If you walk into the Williams County Sheriff’s Office this week, odds are there will be a line of people either turning in or picking up an application to carry concealed weapons.
“From what we were told, there were more than 60 people in Williams County alone going through CCW classes last week and 32 more in Paulding County,” Sheriff’s Clerk Kelly Higgins said last week. “I just had two people this morning from Fulton County who took a class in Bowling Green.”
People choose to register in Williams County because the sheriff’s office is open. Higgins, or fellow Clerk Lisa Nye, will process an application any time from 8:30 a.m. to 3:30 p.m. Monday through Friday without an appointment. In comparison, the Defiance, Fulton and Henry County Sheriffs’ offices process applications by appointment only with limited hours. Defiance County takes them on Mondays 10 a.m. to 2 p.m., Thursdays 1 to 8 p.m. and Fridays 10 a.m. to 4 p.m. Fulton County takes them 8 a.m. to 4 p.m. on Tuesdays and Thursdays and Henry County takes them 8 a.m. to 3:30 p.m. on Mondays, Wednesdays and Fridays.
Higgins has processed 373 new CCW applications and 167 renewals this year.
“The fourth quarter has been the busiest,” she said. Since October, she’s processed 117 new applications and 42 application renewals.
“We’re just trying to be more convenient for the community,” Williams County Sheriff Steve Towns said. “We have two clerks and the equipment set up for employment checks all the time. CCWs aren’t that different and it’s not that hard to break away and get one started. We’re glad to help and do what we can.”
Mitch Stanley, of Stanley’s Guns and Ammo, 803 W. Jackson St., West Unity, has also seen a recent increase in demand. “We had two full (CCW) classes in a row and two in January are filling up,” he said.
“It’s a combination of reasons,” Stanley said. “The shooting in (San Bernardino,) California put a lot of fear in people and sheriffs are recommending their citizens get armed. People tend to follow that kind of advice.”
Towns is also an advocate for carrying responsibly.
“The people getting permits aren’t the problem,” Towns said. “They’ve always been very responsible and we haven’t seen any issues from them. We’re kind of out here on our own a little bit, away from the cities and a responsible community able to defend itself is a very good deterrent.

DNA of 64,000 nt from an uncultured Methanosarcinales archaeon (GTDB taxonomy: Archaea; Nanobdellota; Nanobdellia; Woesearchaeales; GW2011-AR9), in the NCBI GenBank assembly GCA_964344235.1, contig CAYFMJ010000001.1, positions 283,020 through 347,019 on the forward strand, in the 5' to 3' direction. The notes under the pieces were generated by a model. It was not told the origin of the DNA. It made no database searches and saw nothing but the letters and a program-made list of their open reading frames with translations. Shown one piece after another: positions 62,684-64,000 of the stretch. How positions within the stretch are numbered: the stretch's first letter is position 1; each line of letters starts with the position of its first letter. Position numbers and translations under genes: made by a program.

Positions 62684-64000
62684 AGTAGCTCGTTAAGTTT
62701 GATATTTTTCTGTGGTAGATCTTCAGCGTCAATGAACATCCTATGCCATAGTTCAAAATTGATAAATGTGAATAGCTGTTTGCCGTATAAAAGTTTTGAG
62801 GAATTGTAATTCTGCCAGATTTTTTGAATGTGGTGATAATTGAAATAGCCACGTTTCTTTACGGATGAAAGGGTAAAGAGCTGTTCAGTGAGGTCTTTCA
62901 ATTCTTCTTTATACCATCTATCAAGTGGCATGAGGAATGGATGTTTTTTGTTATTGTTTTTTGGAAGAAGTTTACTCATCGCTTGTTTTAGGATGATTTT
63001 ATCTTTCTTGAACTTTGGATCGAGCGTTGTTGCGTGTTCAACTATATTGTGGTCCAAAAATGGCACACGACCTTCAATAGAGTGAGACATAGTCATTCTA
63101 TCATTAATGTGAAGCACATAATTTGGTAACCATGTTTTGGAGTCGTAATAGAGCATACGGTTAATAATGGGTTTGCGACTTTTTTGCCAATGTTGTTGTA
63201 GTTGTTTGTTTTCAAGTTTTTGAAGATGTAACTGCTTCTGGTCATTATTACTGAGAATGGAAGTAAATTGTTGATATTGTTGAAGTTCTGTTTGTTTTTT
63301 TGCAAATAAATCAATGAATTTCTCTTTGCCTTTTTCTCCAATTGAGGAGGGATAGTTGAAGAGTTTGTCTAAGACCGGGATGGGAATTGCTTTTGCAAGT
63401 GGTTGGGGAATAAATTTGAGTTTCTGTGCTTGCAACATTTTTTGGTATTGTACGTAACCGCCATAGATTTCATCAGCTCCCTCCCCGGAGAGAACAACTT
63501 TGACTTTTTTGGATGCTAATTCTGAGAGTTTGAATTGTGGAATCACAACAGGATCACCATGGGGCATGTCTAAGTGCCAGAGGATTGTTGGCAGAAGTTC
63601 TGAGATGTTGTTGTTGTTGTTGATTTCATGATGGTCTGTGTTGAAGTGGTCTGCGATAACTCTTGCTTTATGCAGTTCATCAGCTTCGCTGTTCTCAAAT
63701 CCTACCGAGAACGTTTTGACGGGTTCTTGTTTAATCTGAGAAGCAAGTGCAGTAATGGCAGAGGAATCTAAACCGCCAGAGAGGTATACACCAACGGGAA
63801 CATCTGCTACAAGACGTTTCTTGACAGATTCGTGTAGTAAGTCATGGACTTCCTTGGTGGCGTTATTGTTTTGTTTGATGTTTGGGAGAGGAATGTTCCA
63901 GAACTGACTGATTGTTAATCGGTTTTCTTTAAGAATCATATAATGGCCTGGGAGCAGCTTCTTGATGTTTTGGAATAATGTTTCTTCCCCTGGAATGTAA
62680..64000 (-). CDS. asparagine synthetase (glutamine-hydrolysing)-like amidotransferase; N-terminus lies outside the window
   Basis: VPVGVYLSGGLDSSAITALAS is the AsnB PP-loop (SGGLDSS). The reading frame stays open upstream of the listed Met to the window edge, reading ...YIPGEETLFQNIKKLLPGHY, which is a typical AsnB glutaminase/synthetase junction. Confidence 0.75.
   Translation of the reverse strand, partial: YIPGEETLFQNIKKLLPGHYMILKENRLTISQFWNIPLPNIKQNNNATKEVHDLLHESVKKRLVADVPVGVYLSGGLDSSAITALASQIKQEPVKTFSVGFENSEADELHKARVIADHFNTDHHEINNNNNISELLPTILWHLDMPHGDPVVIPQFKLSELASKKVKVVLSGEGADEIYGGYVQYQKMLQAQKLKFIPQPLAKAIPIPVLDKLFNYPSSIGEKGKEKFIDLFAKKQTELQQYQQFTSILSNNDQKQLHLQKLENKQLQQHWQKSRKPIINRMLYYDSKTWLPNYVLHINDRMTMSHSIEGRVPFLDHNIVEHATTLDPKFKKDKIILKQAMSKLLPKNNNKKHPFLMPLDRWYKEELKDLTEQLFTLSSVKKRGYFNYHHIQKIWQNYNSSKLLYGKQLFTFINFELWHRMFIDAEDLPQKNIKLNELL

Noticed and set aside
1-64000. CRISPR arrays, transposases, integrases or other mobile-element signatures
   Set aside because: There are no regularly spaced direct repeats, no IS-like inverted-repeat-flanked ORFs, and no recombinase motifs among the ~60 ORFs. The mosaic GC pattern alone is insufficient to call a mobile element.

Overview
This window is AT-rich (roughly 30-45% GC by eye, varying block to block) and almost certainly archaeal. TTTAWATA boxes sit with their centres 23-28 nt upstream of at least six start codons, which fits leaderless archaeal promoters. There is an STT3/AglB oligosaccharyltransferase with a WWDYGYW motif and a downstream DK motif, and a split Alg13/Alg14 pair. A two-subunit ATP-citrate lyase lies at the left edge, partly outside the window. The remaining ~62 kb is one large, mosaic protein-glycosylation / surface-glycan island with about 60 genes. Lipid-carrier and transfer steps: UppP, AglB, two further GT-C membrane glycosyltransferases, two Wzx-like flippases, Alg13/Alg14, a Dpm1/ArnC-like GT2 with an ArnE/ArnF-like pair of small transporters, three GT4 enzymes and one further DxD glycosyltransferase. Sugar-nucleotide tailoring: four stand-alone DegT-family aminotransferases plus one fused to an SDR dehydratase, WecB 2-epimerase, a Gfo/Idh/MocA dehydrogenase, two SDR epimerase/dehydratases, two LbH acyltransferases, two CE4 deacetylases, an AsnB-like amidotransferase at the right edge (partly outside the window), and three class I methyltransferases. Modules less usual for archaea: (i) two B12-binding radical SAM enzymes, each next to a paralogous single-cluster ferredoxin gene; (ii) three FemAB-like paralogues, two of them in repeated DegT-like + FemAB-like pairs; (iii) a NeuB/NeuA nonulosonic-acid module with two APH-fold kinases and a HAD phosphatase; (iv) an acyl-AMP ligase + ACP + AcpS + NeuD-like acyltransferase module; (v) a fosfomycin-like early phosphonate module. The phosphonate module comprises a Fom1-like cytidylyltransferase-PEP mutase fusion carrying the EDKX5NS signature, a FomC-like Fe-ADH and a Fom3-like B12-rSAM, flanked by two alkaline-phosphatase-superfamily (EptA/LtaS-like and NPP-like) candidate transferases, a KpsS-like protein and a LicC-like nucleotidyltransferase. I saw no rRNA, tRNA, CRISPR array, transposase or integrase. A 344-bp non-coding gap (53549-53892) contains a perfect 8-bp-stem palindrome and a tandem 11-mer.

“Our citizens out here also tend to be more knowledgeable about guns through hunting and sports,” he said. “Getting a CCW permit is a pretty natural extension of that.
“The cities with the strictest gun laws are the biggest killing zones,” Towns said. “Chicago. Washington, D.C. The majority of that is gang-related but it doesn’t matter. They still have innocent people being killed. States with stricter gun laws mean more criminals have them. Limit peoples’ right to carry and you end up with the Wild West, like South Side Chicago.”
The increased demand for guns and the permits to carry them is a national trend according to Chad Baus of the Buckeye Firearms Association.
“The majority of sales and permits this month are due to the shooting in San Bernardino,” said Baus, who lives in Archbold. “Every time there’s an incident like that and the president talks about gun control we see a spike.
“He couldn’t get gun control through legislation and he’s talking about an executive order now,” Baus said. “Whether or not that can pass a court challenge remains to be seen but it gets people worked up and fearful.
“Euphemistically, he’s been termed ‘best gun salesman of the year.’ Kind of a sideways compliment but records bear it out. Background checks for guns sales and permits have increased every year of the last seven and this year it’s increased faster than the rest.”